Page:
Author's contribution statement: conceived and designed the study: AM, GLT. Collected and evaluated clinical records: AM, AN. Analyzed the data: AM, VC, AN. Wrote the paper: AM, AN, VC.



1. ISTAT. 2012. Occupati e disoccupati. II trimestre 2012 dati provvisori. Statistiche flash del 31 Agosto 2012. Available from: www.istat.it/it/archivio/69249. Last access December 2012.         

2. Virtanen M, Kivimäki M, Joensuu M, Virtanen P, Elovainio M, Vahtera J. Temporary employment and health: a review. Int J Epidemiol 2005;34(3):610-22.         

3. Santin G, Cohidon C, Goldberg M, Imbernon E. Depressive symptoms and atypical jobs in France, from the 2003 decennial health survey. Am J Ind Med 2009;52(10):799810. DOI: 10.1002/ajim.20744.         

4. Bardasi E, Francesconi M. The impact of atypical employment on individual wellbeing: evidence from a panel of British workers. Soc Sci Med 2004;58:1671-88. DOI: 10.1016/S0277-9536(03)00400-3        

5. Sirviö A, Ek E, Jokelainen J, Koiranen M, Järvikoski T, Tanila A. Precariousness and discontinuous work history in association with health. Scand J Public Health 2012;40:360-7. DOI: 10.1177/1403494812450092        

6. Ferreira Jr. M, Saldiva PHN. Computer-telephone interactive tasks: predictors of musculoskeletal disorders according to work analysis and workers' perception. Appl Ergon 2002;33:147-53. DOI: 10.1016/S00036870(01)00058-8        

7. Lin YH, Chen CY, Hong WH, Lin YC. Perceived job stress and health complaints at a bank call center: comparison between inbound and outbound services. Ind Health 2010;48:349-56. DOI: 10.2486/indhealth.48.349        

8. D'Errico A, Caputo P, Falcone U, Fubini L, Gilardi L, Mamo C, et al. Risk factors for upper extremity musculo skeletal symptoms among call center employees. J Occup Health 2010;52:115-24. DOI: 10.1539/joh.L9117        

9. Sprigg CA, Smith PR, Jackson PR. Psychosocial risk factors in call centres: an evolution of work design and well being. 2003. Research Report 169. Sudbury (UK): Health and Safety Executive (HSE) BOOKS.         

10. Costa G. The impact of shift and night work on health. Appl Ergon 27:9-16. DOI: 10.1016/0003-6870(95)00047-X        

11. Knutsson A, Akerstedt T, Jonsson BG, Orth-Gomer K. 1986. Increased risk of ischaemic heart disease in shift workers. Lancet 1996;8498(2):89-92. DOI: 10.1016/ S0140-6736(86)91619-3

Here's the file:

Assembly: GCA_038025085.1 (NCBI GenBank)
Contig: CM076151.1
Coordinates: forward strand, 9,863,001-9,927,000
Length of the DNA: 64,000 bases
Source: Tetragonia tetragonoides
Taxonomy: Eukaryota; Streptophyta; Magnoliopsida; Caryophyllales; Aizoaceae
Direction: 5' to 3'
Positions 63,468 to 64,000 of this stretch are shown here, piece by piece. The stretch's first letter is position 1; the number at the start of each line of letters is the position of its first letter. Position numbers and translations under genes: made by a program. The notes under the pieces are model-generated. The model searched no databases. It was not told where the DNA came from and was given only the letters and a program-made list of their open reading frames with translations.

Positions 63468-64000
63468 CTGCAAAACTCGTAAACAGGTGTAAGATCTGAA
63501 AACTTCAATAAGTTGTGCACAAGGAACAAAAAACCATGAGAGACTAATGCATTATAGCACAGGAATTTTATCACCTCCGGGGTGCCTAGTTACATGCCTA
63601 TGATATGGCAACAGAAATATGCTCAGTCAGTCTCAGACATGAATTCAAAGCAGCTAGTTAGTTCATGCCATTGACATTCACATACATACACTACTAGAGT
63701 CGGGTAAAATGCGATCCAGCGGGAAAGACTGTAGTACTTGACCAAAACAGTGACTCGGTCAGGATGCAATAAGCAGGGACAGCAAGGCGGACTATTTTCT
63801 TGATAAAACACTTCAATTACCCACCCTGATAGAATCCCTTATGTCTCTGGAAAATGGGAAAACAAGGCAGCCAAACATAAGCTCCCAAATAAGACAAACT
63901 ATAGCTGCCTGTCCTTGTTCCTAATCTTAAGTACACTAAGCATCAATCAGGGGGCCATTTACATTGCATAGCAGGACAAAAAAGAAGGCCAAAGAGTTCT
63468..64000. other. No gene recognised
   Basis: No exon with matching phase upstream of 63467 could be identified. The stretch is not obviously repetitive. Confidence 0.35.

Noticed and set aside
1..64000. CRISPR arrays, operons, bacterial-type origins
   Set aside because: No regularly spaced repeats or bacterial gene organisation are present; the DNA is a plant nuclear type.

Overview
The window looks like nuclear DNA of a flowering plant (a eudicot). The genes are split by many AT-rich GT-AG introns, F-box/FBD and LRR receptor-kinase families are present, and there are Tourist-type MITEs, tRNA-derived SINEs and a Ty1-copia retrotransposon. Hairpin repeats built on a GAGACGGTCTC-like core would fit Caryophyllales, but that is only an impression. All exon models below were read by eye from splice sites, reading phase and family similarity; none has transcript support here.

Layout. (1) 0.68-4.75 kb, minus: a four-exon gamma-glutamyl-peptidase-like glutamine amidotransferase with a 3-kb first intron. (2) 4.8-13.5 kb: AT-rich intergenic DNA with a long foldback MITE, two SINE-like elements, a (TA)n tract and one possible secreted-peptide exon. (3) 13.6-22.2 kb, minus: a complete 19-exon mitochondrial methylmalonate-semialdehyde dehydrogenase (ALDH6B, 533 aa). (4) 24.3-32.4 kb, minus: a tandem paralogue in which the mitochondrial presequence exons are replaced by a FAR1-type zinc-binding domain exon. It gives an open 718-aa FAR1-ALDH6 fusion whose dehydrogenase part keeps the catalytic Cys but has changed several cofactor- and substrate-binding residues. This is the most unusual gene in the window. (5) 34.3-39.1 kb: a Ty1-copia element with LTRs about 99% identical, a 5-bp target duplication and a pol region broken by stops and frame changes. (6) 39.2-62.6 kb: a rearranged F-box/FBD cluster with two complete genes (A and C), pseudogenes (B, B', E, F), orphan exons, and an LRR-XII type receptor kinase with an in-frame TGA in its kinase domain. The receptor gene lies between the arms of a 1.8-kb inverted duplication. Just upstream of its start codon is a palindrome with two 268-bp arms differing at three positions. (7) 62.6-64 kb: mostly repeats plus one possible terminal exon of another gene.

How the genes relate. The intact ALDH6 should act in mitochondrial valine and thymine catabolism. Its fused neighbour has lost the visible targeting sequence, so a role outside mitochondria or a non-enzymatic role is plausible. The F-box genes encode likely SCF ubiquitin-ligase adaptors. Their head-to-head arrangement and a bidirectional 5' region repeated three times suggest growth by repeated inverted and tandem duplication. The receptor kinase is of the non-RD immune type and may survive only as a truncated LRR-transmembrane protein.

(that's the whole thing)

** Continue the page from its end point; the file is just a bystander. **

12. Morikawa Y, Nakagawa H, Miura K, Soyama Y, Ishizaki M, Kido T, et al. Shift work and the risk of diabetes mellitus among Japanese male factory workers. Scand J Work Environ Health 2005;31(3):179-83. DOI: 10.5271/ sjweh.867        

13. World Health Organization. Carcinogenicity of shiftwork, painting, and firefighting. The Lancet Oncol 2007; 8(12):1065-6.         

14. Rameshbabu A, Reddy DM, Fleming R. Correlates of negative physical health in call center shift workers. Appl Ergon 2013;44(3):350-4. DOI: 10.1016/j.apergo.2012.09.002        

15. Vandenbroucke JP, von EE, Altman DG, Gotzsche PC, Mulrow CD, Pocock SJ, et al. Strengthening the reporting of observational studies in epidemiology (STROBE): explanation and elaboration. PLoS Med 2007; 4(10):e297. DOI: 10.1371/journal.pmed.0040297        

16. Apolone G, Mosconi P, Ware JE. Questionario sullo stato di salute SF-36. Manuale d'uso e guida all'interpretazione dei risultati. Milano: Guerini e Associati; 2000.         

17. Agostinelli A, La Torre G. Come misurare il burnout. In: De Giusti M, La Torre G (Ed.). Applicazioni di Igiene del Lavoro. Torino: Centro Scientifico Editore; 2007. P. 157-61.         

18. ISTAT. Statistiche in breve. L'uso e l'abuso di alcol in Italia. Roma: ISTAT; 2010. Available from: http://www3.istat.it/ salastampa/comunicati/non_calendario/20110405_00/. Last access January 2013.         

19. ISTAT. Abitudine al fumo. Roma: ISTAT ; 2011. Available from: http://dati.istat.it/Index.aspx?DataSetCode=DCCV_ ABTFUMO. Last access March 2013.         

20. Apolone G, Mosconi P, Quattrociocchi L, Gianicolo EAL, Groth N, Ware JE. Questionario sullo stato di salute SF-12. Versione italiana. Milano: Istituto di Ricerche Farmacologiche Mario Negri; 2005. p. 48. Available from: crc.marionegri.it/qdv/downloads/SF12%20Manuale.pdf. Last access March 2013.         

21. Virtanen P, Vahtera J, Kivimaki M, Pentti J, Ferrie J. Employment security and health. J Epidemiol Community Health 2002;56:569-74. DOI: 10.1136/jech.56.8.569        

22. Benach J, Muntaner C. Precarious employment and health: Developing a research agenda. J Epidemiol Community Health 2007;61:276-7. DOI: 10.1136/ jech.2005.045237        



Address for correspondence:
Alice Mannocci, Dipartimento di Sanità Pubblica e Malattie Infettive, Sapienza Università di Roma, Piazzale Aldo Moro 5, 00185 Rome, Italy.
E-mail: alice.mannocci@uniroma1.it.

Conflict of interest statement
The author has declared that no competing interests exist.
Received on 15 October 2013.
Accepted on 29 January 2014.

Istituto Superiore di Sanità Roma - Rome - Italy
E-mail: annali@iss.it